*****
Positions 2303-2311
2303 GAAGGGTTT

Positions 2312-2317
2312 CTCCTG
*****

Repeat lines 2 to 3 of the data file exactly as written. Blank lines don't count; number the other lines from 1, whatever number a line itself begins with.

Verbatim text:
2303 GAAGGGTTT

Positions 2312-2317